President’s Column: Thorns and Roses
One of John Lennon’s most memorable lines is that “life is what happens to you while you’re busy making other plans.” I doubt he had the High Holidays in mind, but his words came to me as I thought about beginning a new year.
This is the season in which we reflect on the past year and ask ourselves what we can do better. The deep recession that has cast its shadow over the world has prompted reflection, for Hadassah no less than for everyone else. We have worked hard on restructuring and raising money, and our efforts are ongoing. We ask ourselves every day not only how we can advance our mission but how we can do it more economically and wisely.
But surely one of the best guides to how we can improve is looking at the things we got right in the year gone by, learning from the accomplishments that give us pride and that have earned the respect of others.
So even as we work intensely on building a better organization, it’s useful to look at what else has been happening at Hadassah in the months since the financial markets nose-dived last fall. While we have been rightly engaged in making new plans for the future, here are some real-life successes we owe ourselves to remember:
- The Hadassah Medical Organization, in cooperation with the Hebrew University of Jerusalem and the Israel Defense Forces, established a military medical school. The new program will enhance Israel’s ability to deal with large-scale trauma, including casualties of war, terror and attacks using weapons of mass destruction.
- Largely in response to a Hadassah-led campaign, Is- rael’s Ministry of Health approved the new professional status of “nurse expert,” recognizing the increased expertise of nurses and opening new avenues for independent authority and clinical leadership roles.
- Determined to keep politics out of medicine, Hadassah is taking a leading role in defending Dr. Yoram Blachar, the Israeli physician who serves as president of the World Medical Association. Dr. Blachar is under attack from a fringe group in the association over the alleged participation of Israeli doctors in torture.
- Not only is the Sarah Wetsman Davidson Tower—our largest building project in 50 years—rising in Jerusalem, work has accelerated, with two 10-hours shifts per day.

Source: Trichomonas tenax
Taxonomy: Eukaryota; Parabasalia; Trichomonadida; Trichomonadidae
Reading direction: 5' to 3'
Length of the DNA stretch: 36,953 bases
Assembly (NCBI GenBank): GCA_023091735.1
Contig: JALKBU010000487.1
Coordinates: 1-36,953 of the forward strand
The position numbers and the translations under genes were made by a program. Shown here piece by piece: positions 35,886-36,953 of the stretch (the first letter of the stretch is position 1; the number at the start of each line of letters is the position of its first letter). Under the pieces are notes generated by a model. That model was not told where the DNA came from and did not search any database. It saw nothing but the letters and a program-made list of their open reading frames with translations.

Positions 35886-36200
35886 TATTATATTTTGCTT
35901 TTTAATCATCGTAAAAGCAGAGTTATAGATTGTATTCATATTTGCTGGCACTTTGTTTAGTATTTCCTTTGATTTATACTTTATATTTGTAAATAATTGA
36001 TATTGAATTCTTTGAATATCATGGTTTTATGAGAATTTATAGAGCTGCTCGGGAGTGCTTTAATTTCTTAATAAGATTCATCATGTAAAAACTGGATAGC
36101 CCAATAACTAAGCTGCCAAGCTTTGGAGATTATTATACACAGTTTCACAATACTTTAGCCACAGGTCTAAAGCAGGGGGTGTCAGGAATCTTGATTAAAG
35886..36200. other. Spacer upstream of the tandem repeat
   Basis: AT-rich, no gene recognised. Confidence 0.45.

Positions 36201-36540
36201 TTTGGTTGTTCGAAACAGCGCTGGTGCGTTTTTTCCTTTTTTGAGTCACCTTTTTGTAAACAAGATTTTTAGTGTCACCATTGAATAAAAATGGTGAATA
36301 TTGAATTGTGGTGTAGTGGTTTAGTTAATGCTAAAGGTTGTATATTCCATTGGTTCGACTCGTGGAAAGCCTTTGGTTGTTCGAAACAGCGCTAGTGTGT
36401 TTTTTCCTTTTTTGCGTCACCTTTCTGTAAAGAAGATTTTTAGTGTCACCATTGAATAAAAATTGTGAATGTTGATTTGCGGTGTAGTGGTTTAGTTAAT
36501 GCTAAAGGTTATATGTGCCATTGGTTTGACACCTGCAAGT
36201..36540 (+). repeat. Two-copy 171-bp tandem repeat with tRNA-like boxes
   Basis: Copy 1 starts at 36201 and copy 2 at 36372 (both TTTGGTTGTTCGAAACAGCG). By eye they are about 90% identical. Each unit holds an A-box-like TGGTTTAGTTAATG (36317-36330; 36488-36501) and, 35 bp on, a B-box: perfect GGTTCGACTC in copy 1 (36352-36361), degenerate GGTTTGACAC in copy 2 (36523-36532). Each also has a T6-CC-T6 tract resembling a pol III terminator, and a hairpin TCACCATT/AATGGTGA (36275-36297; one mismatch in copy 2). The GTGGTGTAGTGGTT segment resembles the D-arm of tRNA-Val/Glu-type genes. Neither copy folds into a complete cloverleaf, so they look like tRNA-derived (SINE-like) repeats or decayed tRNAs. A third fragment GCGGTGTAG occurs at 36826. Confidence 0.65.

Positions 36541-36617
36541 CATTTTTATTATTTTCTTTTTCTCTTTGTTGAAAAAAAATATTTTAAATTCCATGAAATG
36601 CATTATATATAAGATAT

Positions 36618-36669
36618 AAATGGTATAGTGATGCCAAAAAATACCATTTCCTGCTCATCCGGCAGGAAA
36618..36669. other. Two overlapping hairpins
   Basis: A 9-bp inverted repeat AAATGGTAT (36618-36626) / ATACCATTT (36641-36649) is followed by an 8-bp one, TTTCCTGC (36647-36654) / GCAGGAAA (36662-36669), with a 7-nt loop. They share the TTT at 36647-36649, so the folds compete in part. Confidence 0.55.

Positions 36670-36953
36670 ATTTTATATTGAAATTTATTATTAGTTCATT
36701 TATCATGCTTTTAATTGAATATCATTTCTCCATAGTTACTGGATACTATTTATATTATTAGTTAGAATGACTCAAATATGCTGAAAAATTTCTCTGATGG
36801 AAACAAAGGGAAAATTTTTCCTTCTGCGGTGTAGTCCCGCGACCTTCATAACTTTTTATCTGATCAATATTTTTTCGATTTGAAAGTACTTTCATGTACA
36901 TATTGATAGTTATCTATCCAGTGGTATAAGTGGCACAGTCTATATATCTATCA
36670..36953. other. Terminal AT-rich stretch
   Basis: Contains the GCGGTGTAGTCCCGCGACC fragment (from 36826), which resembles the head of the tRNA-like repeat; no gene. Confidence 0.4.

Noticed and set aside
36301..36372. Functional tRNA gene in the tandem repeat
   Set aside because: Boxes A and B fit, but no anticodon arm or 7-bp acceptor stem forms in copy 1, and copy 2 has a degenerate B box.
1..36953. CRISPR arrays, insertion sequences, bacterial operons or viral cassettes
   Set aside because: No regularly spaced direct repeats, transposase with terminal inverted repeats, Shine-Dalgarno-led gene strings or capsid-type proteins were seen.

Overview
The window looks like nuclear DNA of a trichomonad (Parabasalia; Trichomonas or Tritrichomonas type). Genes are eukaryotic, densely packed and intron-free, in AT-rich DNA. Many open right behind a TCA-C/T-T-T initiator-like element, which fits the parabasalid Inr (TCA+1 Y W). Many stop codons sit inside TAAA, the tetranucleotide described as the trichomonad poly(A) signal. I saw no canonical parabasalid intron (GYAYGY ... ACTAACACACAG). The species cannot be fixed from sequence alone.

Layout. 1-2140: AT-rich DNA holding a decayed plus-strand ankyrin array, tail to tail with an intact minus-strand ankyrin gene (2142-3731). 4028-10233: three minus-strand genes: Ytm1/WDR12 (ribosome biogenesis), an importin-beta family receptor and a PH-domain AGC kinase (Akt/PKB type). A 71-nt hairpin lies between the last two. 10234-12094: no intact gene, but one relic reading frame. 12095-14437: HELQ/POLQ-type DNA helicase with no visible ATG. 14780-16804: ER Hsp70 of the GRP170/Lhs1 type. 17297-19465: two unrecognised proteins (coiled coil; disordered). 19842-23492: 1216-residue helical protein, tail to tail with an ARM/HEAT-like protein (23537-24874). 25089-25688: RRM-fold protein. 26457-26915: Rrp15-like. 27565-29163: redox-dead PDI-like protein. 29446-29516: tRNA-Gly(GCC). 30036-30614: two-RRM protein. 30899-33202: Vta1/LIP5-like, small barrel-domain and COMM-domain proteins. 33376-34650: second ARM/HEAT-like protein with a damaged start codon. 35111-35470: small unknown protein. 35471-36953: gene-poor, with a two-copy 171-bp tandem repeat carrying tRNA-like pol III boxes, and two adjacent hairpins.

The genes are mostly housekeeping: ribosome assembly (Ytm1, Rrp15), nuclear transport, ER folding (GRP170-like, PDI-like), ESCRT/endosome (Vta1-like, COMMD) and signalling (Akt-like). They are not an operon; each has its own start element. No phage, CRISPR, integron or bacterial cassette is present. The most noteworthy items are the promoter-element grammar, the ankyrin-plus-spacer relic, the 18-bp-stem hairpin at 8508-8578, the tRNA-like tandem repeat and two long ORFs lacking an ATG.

- Hadassah’s hospitals are receiving a $1.5-million USAID grant this year, maintaining the increase we received in 2008. In an era of program cuts in Washington, the renewal of this grant was especially gratifying.
- The Israel-America Chamber of Commerce, which gives annual awards to businesses promoting bilateral trade, this year included Hadassah. It was a rare recognition for a volunteer organization to receive a business honor.
- June 2009 marked the centennial of Young Judaea and the 40th anniversary of the first graduating class from Hadassah College Jerusalem. And we are in full planning mode for the Hadassah centennial in 2012.
These are just a few examples of how Hadassah not only continues to work but flourishes, despite the moment’s challenges. Every day, patients are treated in our hospitals, students are educated at our college and in our Youth Aliyah centers, young people are motivated in our Young Judaea programs, and our chapter members join together to advance our goals and to improve themselves.
Every day, our staff and our army of volunteers—270,000 members, 32,000 associates and supporters around the world—are doing the work of Hadassah, supporting projects that advance our core mission of strengthening Israel and the Jewish people. The ground may be shaky, but we are standing firm.
As we engage in the reflection that our tradition requires of us, as we resolve to do better, let us recall the best examples we have set for ourselves. While we are making better plans, let’s recognize that life is happening.
A happy New Year to you all. H
To respond to Nancy Falchuk’s column or view her monthly podcast, go towww.hadassah.org/podcast.